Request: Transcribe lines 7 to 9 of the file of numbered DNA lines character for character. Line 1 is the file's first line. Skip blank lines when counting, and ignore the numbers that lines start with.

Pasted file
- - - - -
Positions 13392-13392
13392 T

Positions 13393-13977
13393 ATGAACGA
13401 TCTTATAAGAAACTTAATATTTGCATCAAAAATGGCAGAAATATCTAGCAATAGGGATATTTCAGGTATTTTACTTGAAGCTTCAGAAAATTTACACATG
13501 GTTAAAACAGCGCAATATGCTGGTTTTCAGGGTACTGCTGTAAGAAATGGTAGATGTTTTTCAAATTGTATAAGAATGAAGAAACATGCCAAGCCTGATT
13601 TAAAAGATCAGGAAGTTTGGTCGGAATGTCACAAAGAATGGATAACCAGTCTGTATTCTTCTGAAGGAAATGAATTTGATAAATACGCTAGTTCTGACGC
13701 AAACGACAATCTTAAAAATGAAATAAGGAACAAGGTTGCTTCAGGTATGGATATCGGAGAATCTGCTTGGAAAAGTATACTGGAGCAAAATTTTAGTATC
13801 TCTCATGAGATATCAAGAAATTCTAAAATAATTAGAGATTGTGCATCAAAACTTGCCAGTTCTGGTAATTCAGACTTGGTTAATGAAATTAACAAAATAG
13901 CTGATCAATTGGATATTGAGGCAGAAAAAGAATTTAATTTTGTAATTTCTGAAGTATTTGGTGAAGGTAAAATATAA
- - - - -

13601 TAAAAGATCAGGAAGTTTGGTCGGAATGTCACAAAGAATGGATAACCAGTCTGTATTCTTCTGAAGGAAATGAATTTGATAAATACGCTAGTTCTGACGC
13701 AAACGACAATCTTAAAAATGAAATAAGGAACAAGGTTGCTTCAGGTATGGATATCGGAGAATCTGCTTGGAAAAGTATACTGGAGCAAAATTTTAGTATC
13801 TCTCATGAGATATCAAGAAATTCTAAAATAATTAGAGATTGTGCATCAAAACTTGCCAGTTCTGGTAATTCAGACTTGGTTAATGAAATTAACAAAATAG